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Rain and Snow 175

FIG. 10.4. Theoretical drop-size distribution produced after 30 min in a


model of dropletgrowth that includes the effects of condensation, coalesc-
ence, and collision breakup. (Adaptedfrom Young, 1975.)

approximated by an exponential of the form (10.1). Although Young pointed out that the
exponent A in the best-fit curve differs from that predicted by (10.2) for the calculated rainfall
rate, the results convincingly demonstrate the importance of collision breakup in establishing the
limiting exponential form. The discrepancy in A should not be too disturbing in any case, because
the Marshall-Palmerrelation (10.2) has notbeenfound to fitmaritimerain.
The formulation of the breakup process by Brazier-Smith et ale has come under question
because (1) their experiments were for drops colliding at an angle rather than head-on and(2)
the effect of the air was neglected in the theoretical development. Low and List (1982) argued
that experiments should be conducted so that the force of gravity, the drop velocities,and the
drag force of the air are vertical and parallel, and that the drops should have the correct fall
velocity relative to one another and to the air at the time of the collision. They carried out
experiments satisfying these requirements for drops with diameters ranging from 0.0395 to 0.46
cm, finding that three common breakup types could be distinguished, as illustrated in Fig. 10.5.
The neck or filament breakup is caused by glancing collisions. The identities of the colliding drops
are generally preserved and new satellite droplets are created by the disintegration of the
connecting neck as the parent drops separate. This mode of
176 A Short Course in Cloud Physics

FIG. 10.5. Schematic illustration of the three common types of


drop breakup. (From McTaggart-Cowan and List, 1975.)

breakup is similar to that investigated by Brazier-Smith et ale Sheet breakup occurs when the
drops collide in such away that one side of the large drop is torn off. The bulk of the large drop
then rotates about the point of impact, issuing a sheet of water that breaks apart into satellites.
The identity of the large drop is preserved but that of the small drop is lost in this kind of collision.
The third type of breakup occurs when the point of impact is close to the center of the bigger
drop. Coalescence occurs temporarily but a disk spreads out from the center and disintegrates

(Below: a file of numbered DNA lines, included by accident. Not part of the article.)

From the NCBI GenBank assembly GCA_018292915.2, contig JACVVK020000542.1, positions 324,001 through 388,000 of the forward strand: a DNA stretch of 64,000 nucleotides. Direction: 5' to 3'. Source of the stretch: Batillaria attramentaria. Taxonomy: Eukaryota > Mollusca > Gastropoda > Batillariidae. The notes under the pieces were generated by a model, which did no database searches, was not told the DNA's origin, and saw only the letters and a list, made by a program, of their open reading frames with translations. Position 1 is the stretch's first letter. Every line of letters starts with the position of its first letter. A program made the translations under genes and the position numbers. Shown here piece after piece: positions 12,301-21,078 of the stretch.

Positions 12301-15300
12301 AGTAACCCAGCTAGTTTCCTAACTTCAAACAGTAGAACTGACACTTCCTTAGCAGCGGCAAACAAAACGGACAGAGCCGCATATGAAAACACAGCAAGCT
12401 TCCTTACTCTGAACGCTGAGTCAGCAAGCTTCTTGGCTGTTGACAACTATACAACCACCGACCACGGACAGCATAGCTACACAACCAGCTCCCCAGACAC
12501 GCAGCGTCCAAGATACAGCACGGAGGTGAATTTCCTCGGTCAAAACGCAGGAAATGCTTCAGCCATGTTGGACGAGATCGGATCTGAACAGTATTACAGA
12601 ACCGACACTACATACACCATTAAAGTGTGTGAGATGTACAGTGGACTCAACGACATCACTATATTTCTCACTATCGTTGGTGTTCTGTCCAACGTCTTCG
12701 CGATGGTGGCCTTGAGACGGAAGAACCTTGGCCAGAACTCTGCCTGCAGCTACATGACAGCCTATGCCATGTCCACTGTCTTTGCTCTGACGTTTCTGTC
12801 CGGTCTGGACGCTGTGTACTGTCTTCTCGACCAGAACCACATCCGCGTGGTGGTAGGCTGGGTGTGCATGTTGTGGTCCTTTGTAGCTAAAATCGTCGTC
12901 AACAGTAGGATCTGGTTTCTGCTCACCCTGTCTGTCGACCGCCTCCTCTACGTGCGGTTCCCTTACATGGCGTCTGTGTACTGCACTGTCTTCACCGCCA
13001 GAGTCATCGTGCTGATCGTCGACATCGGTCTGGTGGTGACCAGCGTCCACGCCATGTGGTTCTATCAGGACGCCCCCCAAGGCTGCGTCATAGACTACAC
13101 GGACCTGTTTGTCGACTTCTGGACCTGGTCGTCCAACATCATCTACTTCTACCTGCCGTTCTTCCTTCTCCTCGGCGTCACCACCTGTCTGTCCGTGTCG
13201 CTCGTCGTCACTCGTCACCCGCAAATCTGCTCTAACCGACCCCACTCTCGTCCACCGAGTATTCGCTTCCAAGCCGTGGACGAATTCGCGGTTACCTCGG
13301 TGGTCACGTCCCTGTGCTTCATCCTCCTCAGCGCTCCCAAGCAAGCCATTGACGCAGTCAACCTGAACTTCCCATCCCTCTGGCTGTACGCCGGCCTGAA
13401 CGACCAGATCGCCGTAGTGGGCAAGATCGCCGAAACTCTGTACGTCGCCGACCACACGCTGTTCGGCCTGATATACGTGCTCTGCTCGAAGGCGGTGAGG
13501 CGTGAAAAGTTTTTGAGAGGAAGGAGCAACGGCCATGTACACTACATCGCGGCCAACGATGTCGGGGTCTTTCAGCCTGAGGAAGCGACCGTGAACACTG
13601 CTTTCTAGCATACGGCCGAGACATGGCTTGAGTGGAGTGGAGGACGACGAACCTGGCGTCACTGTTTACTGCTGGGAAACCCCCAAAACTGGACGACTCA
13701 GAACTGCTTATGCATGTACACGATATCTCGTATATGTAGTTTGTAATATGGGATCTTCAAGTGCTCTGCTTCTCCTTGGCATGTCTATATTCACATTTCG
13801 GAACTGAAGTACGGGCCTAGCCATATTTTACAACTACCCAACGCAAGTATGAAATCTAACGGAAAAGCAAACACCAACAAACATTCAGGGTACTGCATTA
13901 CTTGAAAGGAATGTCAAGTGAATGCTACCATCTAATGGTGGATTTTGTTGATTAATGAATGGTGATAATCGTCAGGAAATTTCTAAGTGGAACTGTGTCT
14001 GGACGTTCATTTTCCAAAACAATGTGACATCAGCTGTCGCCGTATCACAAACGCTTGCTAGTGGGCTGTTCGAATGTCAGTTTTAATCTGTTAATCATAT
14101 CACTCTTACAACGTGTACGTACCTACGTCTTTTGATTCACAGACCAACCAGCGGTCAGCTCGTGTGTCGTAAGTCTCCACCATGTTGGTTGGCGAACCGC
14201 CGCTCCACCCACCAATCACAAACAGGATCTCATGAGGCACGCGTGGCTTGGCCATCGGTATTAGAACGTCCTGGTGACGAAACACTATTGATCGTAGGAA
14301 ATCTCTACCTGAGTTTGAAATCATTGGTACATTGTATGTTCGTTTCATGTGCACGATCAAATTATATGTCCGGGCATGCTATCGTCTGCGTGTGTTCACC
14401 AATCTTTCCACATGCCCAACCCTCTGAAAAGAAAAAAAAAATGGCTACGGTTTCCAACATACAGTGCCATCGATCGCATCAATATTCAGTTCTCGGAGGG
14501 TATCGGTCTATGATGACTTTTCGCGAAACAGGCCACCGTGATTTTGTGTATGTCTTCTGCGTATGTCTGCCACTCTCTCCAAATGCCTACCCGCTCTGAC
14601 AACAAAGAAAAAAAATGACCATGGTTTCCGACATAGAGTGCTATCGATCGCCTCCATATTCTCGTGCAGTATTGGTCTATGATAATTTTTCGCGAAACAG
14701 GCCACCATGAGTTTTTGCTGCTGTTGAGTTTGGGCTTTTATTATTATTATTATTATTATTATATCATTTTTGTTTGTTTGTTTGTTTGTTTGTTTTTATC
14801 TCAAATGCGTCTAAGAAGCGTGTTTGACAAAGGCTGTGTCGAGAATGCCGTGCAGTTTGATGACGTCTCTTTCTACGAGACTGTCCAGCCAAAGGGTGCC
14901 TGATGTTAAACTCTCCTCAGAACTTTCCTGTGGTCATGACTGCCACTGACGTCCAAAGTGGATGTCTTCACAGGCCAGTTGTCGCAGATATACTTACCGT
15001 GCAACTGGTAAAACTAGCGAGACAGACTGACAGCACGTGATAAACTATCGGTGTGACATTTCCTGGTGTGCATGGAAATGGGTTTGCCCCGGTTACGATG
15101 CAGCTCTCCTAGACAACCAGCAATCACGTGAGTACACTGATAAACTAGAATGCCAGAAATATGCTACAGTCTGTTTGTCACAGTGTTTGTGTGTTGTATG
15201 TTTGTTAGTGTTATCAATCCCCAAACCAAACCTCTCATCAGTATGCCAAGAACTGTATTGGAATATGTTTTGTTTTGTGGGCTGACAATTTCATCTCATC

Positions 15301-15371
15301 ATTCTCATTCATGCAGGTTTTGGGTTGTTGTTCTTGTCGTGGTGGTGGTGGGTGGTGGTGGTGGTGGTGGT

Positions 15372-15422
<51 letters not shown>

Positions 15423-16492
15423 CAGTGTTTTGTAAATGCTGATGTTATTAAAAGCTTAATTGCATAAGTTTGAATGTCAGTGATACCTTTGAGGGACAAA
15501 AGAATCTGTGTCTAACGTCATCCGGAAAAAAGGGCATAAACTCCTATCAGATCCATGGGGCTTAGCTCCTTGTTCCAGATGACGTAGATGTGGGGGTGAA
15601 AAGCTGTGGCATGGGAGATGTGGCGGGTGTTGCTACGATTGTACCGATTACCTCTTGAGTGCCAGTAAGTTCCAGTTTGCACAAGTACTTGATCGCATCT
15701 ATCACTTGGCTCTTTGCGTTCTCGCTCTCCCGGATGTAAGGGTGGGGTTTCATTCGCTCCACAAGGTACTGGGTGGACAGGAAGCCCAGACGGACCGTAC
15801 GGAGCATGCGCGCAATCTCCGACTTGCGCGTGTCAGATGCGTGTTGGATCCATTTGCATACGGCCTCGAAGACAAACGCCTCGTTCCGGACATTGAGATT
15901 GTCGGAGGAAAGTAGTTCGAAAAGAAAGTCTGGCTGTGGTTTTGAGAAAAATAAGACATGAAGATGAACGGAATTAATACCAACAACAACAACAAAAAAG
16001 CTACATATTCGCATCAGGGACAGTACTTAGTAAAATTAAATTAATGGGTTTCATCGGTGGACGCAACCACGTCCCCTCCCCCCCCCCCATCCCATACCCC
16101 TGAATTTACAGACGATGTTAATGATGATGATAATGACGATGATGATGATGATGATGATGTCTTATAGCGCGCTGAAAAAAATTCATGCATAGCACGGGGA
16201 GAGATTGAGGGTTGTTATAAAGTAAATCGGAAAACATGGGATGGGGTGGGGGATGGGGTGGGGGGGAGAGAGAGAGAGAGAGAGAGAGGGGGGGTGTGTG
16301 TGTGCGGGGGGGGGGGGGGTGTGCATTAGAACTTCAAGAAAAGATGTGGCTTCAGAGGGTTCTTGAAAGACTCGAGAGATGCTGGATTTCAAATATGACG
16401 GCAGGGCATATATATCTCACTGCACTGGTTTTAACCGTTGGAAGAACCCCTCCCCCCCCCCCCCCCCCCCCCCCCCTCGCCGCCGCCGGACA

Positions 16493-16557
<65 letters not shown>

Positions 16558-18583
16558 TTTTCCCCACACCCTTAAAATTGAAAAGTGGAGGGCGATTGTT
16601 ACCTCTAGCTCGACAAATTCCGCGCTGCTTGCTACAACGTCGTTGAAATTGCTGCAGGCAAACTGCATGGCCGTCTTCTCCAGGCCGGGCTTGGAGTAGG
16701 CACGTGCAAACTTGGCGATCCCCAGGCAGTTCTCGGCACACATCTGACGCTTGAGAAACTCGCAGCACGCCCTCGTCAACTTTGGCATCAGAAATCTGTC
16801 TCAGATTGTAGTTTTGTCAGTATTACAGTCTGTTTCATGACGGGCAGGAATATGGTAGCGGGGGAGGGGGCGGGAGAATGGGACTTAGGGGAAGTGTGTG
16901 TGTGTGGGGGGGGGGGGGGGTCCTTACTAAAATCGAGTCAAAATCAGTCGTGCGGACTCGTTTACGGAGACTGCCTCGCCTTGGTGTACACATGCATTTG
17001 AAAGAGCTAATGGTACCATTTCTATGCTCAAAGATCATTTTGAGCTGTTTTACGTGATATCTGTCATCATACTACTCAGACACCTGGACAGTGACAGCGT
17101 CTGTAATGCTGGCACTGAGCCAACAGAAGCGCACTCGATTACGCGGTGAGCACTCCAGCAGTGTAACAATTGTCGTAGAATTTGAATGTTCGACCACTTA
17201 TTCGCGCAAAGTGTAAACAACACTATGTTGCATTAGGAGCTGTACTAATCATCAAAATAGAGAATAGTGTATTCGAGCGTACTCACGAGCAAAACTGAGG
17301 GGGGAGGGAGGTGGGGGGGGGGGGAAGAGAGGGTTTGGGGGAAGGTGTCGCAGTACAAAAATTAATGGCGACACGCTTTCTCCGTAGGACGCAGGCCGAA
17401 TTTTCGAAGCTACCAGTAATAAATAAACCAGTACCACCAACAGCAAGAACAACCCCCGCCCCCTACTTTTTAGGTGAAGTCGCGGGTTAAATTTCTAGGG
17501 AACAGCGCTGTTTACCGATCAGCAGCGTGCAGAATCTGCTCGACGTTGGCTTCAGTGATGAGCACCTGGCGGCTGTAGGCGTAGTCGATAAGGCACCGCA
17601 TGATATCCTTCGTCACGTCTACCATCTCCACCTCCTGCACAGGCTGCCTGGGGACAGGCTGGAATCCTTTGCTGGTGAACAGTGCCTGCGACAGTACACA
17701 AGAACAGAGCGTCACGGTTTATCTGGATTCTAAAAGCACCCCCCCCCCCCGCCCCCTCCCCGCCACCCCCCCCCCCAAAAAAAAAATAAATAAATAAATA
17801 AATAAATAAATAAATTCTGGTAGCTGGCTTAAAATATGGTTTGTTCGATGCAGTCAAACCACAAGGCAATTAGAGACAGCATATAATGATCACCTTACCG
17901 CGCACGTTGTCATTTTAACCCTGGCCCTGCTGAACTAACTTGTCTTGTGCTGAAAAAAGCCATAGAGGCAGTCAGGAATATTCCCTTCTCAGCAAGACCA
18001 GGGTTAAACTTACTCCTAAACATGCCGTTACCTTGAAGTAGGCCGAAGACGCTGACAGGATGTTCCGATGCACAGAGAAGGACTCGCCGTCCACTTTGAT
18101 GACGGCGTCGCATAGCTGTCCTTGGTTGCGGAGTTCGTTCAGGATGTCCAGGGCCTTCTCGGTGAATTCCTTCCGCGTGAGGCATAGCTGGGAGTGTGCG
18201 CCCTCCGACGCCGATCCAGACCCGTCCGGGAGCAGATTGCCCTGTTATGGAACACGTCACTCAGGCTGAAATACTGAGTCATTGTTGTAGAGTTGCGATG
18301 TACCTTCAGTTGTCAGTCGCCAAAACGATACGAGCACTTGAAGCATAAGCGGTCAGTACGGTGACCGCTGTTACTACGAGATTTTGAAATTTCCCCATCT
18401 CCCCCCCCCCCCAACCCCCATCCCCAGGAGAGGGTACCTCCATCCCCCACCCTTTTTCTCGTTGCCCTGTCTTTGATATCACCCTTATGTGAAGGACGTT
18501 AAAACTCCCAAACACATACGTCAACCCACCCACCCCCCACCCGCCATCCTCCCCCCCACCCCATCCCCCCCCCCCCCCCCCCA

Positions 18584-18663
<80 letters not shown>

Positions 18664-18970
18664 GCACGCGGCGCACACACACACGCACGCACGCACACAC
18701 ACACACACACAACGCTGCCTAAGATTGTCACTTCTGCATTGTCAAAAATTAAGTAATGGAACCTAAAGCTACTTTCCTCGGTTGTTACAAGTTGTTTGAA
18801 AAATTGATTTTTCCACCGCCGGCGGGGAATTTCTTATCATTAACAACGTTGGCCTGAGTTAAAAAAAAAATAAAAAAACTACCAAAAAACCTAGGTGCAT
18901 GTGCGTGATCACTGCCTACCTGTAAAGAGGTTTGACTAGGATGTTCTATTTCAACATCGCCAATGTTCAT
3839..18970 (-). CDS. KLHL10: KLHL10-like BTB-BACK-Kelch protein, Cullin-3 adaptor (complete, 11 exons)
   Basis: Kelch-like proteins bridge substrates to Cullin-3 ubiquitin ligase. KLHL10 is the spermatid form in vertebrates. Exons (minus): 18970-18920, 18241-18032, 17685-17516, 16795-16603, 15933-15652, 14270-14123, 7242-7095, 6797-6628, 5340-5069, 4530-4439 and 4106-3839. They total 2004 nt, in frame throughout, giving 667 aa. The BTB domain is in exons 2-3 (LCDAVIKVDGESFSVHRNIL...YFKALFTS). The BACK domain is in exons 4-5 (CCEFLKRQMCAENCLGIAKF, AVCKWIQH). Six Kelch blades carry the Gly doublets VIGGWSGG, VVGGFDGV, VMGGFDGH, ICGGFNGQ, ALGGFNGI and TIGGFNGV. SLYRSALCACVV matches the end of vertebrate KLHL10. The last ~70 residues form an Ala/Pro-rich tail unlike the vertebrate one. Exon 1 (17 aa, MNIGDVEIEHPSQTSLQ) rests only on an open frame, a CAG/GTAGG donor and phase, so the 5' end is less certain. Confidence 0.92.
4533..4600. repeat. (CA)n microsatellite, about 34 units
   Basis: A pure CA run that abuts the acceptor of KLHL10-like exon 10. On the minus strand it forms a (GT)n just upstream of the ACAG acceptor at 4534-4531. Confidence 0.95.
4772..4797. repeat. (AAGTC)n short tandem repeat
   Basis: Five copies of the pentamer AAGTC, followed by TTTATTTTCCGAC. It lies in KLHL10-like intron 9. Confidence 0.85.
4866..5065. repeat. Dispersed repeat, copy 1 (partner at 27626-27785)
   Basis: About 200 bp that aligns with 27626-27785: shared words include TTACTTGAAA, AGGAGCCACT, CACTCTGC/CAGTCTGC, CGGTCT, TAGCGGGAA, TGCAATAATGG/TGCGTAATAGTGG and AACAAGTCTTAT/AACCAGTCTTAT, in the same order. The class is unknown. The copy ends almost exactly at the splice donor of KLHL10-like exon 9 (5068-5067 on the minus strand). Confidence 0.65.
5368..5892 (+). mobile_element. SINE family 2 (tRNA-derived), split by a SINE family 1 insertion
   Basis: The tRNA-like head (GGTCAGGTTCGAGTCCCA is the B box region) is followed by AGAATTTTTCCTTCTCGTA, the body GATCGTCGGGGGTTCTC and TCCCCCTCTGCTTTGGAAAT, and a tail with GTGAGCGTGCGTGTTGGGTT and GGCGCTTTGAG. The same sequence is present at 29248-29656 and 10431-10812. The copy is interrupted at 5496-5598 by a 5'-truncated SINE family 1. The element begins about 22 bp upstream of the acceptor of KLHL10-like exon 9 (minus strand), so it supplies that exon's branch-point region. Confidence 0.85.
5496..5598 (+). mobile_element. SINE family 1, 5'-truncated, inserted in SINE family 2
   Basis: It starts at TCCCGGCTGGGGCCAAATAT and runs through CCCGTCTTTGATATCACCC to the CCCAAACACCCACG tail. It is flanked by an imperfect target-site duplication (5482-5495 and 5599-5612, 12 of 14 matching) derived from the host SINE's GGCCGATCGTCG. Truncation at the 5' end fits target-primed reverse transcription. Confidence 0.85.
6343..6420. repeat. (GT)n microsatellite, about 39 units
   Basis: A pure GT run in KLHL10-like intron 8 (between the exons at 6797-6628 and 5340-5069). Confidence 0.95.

into a large number of medium-sized drops. The identities of both drops are lost in disk breakup.
In addition to the point of impact on the larger drop, another parameter that was found
to determine whether breakup occurs and the subsequent mode of breakup is the collision
kinetic energy of the drop pair relative to its center of mass, defined as

where U is the relative velocity and y = Rlr. For high values of CKE, all three modes of breakup can
occur depending on the point of impact. For smaller CKE and for small values of y, filament
breakup occurs regardless of the point of contact. For very small CKE, coalescence occurs if the
total energy ET , which equals the sum of CKE and the excess surface energy when two drops
coalesce to form a bigger drop, can be dissipated through the oscillation and deformation of the
drop and the internal circulation of water in the drop. Low and List found experimentally that
Rain and Snow 177

FIG. 10.6. Empirical coalescence efficiencies of Low and List. (Adapted


from Low and List, 1982.)

the fraction of collisions leading to coalescence without breakup (that is, the coalescence
efficiency) is given by the empirical relation

where a =0.778, b = 2.61 X 106 J-2 m2, a is the surface tension, and ET is given by

Figure 10.6 shows the coalescence efficiency given by (10.7). The minimum efficiencies
lie approximately along the line R = 2r, which also delineates the region where CKE is close to a
maximum. For a fixed R, the coalescence efficiency generally decreases with increasing r in a
manner similar to the results of Brazier-Smith et ale However, when r exceeds about 0.5 mm the
Low and List value of Ꜫ remains small.
Low and List measured the size distributions of the satellite fragments and fitted them
with normal and lognormal distributions. Figure 10.7 gives an example of the results for the three
breakup modes, for the collision of drops with diameters of 0.46 and 0.18 em. For filament
breakup, besides the two peaks centered at the original sizes, a third peak appears at smaller
diameters. Sheet breakup is effective in eliminating the smaller drop size from the distribution.
Disk breakup is important in limiting the growth of the largest drops.
178 A Short Course in Cloud Physics

FIG. 10.7. Examples of size distributions of fragments produced by the


Types of breakup in Fig. 10.5. (Adapted from Low and List, 1982.)